Image and Text: https://www.wired.com/story/xbox-underground-videogame-hackers/?fbclid=IwAR0zyRQd8IFUGRM1__TlvDh6wHXLK1cZV1DT6n69NCRDjX6zSNdcOfZ4zPQ
This article tells the story of a young man named David Pokora,
a student at the University of Toronto who had a fascination for the inner workings
of videogames, and mostly for the Xbox. Throughout his elementary school years,
Pokora mastered the world of gaming and started to learn coding, which enabled
him to do high level hacking at a very young age and pulling him into online
hacking communities that were redefining what game consoles could do. He even managed
to buy a development motherboard from a Wells Fargo tech manager in California,
which allowed him to continue hacking Xbox systems as developers got rid of
security flaws present in previous generations of consoles.
As Pokora and his circle of friends in Canada grew stronger
in their hacking skills, they started stealing beta versions of unreleased software,
angering the pros behind game development from who they started receiving messages
of both anger and praise. Pokora’s actions, in his own perspective, were all in
good will and just for fun. They involved tweaking codes here and there in
order to modify small things one can do inside a game, like making characters
jump into the clouds, fire different projectiles, and turn blue skies into rain.
When he started selling hacks to gamers on Xbox live around 2009, he forgot
about his commitment to fairness and started making thousands of dollars by providing
gamers with hacks that could, for example, make Call of Duty soldiers fly, walk
through walls, and sprint at abnormal speeds. With around $8,000 flowing in from
paying customers on a busy night of gaming, Pokora had to hire employees to
administer the madness of selling hacks.
Things started to get a more intense as Pokora partnered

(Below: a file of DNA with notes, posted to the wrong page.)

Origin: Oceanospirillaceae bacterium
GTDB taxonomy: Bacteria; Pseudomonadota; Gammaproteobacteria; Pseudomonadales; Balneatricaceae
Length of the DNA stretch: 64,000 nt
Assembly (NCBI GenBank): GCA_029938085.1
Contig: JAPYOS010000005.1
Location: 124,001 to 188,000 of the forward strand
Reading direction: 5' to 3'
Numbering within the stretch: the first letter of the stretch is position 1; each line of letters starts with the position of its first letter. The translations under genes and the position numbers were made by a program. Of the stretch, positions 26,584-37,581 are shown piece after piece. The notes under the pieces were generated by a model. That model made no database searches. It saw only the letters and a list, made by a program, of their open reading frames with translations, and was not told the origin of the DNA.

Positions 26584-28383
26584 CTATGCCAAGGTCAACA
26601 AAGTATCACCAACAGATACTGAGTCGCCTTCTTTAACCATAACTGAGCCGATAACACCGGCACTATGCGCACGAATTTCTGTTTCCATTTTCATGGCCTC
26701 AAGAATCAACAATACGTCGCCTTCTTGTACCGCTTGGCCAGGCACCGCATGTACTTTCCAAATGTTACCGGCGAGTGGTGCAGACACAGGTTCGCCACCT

with another Australian gamer who lured him into invading the most private data
of Epic, a North Carolina game development company. While reading Epic’s emails,
they found out about an FBI investigation that was being launched on how their security
had been breached and game software stolen. The investigation, however, quickly
died down and the hackers thought they had gotten away with their first
encounter with the law.
After other situations involving crimes such as breaking
into the Microsoft headquarters and counterfeiting an Xbox prototype, Pokora
and his friends ended up waist deep in secret investigations involving their
names, which they did not know about until officials arrested them.
Pokora, after spending the entire winter of 2014 on his usual
routine of hacking Xbox games, decided to take a trip down to Delaware to pick
up a bumper he’d ordered online for his car. He brought his father to take
turns behind the wheel as they did not plan to pay for any lodging in the U.S.
and wanted to get in and out as quickly as possible. “There is a chance I might
get arrested,” Pokora jokingly told his father as they left Toronto. As they
crossed the border, he was detained and held in a private prison in Ohio until
his court date, and was later sentenced to 18 months in prison for wire fraud,
identity theft, and conspiracy to steal trade secrets. The people who worked
with him over the span of five years also got their share legal predicaments.
Nathan Leroux, the high school kid from Indiana who helped Pokora build the
counterfeit prototype, faced 23 months in prison and escaped his house-arrest in
the United States while awaiting trial, paying a friend to smuggle him into
Canada. When officials surrounded him while trying to run across the bridge
into Canadian soil, he pulled out a knife and stabbed himself multiple times.
All the people involved in these hacking cases have now left
prison and returned to normal life at various levels of success. Pokora re
enrolled at the University of Toronto upon his return to Canada. “Pokora still struggles to understand how his love for programming warped
into an obsession that knocked his moral compass so far askew. “As much as I
consciously made the decisions I did, I never meant for it to get as bad as it
did,” he says. “I mean, I wanted access to companies to read some source code,
I wanted to learn, I wanted to see how far it could go—that was it. It was
really just intellectual curiosity. I didn’t want money—if I wanted money, I
would’ve taken all the money that was there. But, I mean, I get it—what it
turned into, it’s regrettable.””